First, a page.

Volunteers work to restore Fairy Falls with help from the Stillwater Area Community Foundation

(By: angiehongmn December 9, 2019, Buckthorn, Keeping water clean, Outdoor Adventures)  Nestled deep in the woods on the north side of Stillwater, Fairy Falls is a well-loved and well-guarded local secret. Unless someone tells you where to go, you’d never think to park on the side of the road and hike through the brambles on an unmarked trail in search of a cascading waterfall, steep gorge covered in ephemeral wildflowers, and a quiet forest on the far side of the hills. Once you’re there, however, it’s immediately obvious that you’re not the first to come.

Fairy Falls is a hidden treasure north of Stillwater. The waterfall is part of Silver Creek and is on National Park Service property.

According to local historian Brent Peterson, Fairy Falls is a place of legends. When European Americans first settled the area, they would chase and trap deer at the base of the falls during hunting expeditions. In a tragic love story told by Rev. William Boutwell, the falls were also the end of the line for a young Sioux man and a Chippewa woman who tried in vain to run away as warriors tracked them down. Later, a “Pest House” built at the remote site was used as a quarantine location for Stillwater residents who contracted diseases such as small pox. Today, the waterfall and 60 acres of surrounding woods is owned by the National Park Service and is part of the St. Croix National Scenic Riverway.

Beautiful as the woods and falls may be, there is also an ugly side to Fairy Falls. Signs of human misuse abound – broken bottles and plastic bags, homemade ropes that dangle from trees and cliffs, graffiti on rocks and a wooden bridge that crosses the stream. This year, Stillwater residents Kyle and Nicky TePoel decided it was time for this well-loved destination to get a much needed make-over.

Graffiti and litter are big problems at Fairy Falls. Nearby residents also worry about erosion on the steep hillsides and dangerous misuse of the property.

“Both of us remember it being our idea,” Kyle says as we walk through the woods above the falls on a cold November day. “I saw a flyer for the Stillwater Great Idea Competition one day while I was at the gym, and when I talked to Nicky later that day she had seen the same announcement.” The competition, run by the Stillwater Area Community Foundation, provides an annual award of up to $10,000 to citizens, groups, nonprofits and businesses who have a “great idea” to make the Stillwater area better. In their application, the TePoels proposed to create a Friends of Fairy Falls group that would work with the National Park Service and St. Croix River Association to clean up the property, remove invasive species, and make Fairy Falls safer to visit. It turned out to be a winning suggestion.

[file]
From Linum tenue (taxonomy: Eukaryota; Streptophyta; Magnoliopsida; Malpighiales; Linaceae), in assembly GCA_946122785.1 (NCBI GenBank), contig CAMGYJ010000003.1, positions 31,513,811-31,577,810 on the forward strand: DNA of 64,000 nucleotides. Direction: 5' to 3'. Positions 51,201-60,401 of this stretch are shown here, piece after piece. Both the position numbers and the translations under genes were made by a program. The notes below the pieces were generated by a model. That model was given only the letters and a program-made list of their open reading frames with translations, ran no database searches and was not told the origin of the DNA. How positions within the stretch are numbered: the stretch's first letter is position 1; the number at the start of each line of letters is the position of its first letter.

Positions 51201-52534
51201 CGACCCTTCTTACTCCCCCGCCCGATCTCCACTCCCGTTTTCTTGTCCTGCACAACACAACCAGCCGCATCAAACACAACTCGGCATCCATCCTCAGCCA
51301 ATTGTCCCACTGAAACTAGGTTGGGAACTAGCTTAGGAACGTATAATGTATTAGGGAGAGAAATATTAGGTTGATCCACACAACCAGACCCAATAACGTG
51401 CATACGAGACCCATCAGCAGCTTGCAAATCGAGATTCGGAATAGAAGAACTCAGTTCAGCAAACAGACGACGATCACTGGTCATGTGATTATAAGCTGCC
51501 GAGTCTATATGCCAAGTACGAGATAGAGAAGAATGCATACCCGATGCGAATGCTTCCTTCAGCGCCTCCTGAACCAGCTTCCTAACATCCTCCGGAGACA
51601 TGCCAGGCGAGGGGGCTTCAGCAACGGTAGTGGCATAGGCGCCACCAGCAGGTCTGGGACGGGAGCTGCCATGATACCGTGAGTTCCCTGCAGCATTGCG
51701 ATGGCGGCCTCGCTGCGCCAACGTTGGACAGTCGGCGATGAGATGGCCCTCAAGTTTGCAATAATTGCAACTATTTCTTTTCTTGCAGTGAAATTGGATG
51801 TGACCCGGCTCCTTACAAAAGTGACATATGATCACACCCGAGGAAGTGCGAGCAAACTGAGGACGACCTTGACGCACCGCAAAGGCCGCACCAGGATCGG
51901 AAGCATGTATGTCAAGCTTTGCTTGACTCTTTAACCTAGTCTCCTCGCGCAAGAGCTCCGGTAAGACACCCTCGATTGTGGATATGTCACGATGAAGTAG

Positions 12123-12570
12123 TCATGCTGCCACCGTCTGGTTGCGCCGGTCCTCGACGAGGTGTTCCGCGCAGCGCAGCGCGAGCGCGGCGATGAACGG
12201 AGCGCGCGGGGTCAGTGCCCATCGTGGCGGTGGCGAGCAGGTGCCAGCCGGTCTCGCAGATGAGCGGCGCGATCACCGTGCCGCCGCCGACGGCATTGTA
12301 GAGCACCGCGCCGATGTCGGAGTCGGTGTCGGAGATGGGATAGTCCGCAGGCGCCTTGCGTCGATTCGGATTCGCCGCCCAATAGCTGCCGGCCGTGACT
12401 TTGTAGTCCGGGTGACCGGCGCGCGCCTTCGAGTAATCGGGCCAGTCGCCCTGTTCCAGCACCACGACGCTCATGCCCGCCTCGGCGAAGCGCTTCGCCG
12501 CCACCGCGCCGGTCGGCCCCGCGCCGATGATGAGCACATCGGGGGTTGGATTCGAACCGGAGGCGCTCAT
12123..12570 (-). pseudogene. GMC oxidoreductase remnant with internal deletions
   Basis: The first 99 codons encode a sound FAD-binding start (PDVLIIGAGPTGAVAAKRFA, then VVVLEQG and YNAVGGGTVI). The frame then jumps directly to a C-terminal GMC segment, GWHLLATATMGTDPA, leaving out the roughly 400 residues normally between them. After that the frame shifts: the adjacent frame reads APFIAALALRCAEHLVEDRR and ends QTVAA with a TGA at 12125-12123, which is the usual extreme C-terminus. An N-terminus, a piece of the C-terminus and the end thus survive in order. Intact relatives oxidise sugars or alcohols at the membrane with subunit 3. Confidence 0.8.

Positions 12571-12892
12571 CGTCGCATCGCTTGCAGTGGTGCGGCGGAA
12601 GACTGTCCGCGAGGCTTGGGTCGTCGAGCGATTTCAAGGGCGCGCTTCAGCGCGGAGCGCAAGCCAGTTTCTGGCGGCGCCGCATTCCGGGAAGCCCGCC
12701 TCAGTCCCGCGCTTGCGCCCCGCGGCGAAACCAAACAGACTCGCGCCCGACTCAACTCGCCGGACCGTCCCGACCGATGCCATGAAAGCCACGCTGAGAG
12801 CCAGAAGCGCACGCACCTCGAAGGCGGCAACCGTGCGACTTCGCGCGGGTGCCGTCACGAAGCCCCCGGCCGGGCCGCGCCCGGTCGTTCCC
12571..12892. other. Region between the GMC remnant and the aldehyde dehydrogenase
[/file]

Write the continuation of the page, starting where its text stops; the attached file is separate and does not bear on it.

“Fairy Falls is a hidden, secret treasure, and it needs some love and attention,” said Mary Richie, chairwoman of the Great Idea competition committee. Foundation members liked the fact that the project would bring neighbors and community members together, and that it would make Fairy Falls a more welcoming destination.

Kyle TePoel (right) talks with Mary Richie (Stillwater Area Community Foundation) and Chris Wasz (Washington Conservation District)

Over the summer, the TePoels invited 20 neighbors to a kick-off meeting with staff from the National Park Service and the River Association. The group discussed several concerns, including litter and graffiti, parking along roadways near the falls, erosion on steep hillsides, and underage drinking and drug use on the property. In September, the TePoels organized a work day to remove buckthorn and pick up litter. Next spring, they plan to continue their restoration efforts and may work on removing garlic mustard as well.

This fall, volunteers and National Park Service staff helped to pull buckthorn at Fairy Falls. Pictured: Kathryn Dopkins, Monica Zachay, Emilee Martell, Kyle TePoel, Mike Rhoades, Ryan Weigel, and Ryan Rohr. Not pictured: Nicky TePoel, Tom and Dianne Polasik, Tom Brass.

The Stillwater Area Community Foundation accepts Great Idea applications every year from January 1 through April 1, with winners announced in early June. The foundation supports work in Bayport, Baytown Twp., Grant, Lake Elmo, Marine on St. Croix, May Twp., Oak Park Heights, Stillwater, Stillwater Twp., and West Lakeland Twp.. Previous awards have helped to create utility box murals, beautify the Stillwater stairs, create the Lens Flare historical photo project (www.lensflarestillwater.org), host the River City Sculpture Tour, and build a dog park and a pollinator park in Stillwater.

Kyle TePoel hopes that the Friends of Fairy Falls group will continue to grow and that their restoration efforts will inspire other people in the community to take better care of this unique location. As we walk back to the road, he bends down to pick up a discarded bottle. “If we work together,” he says “it really shouldn’t be that hard.”

To learn more about the Great Idea Competition, visit stillwaterareafoundation.org/great-idea-competition. The foundation will begin receiving applications for 2020 on January 1.

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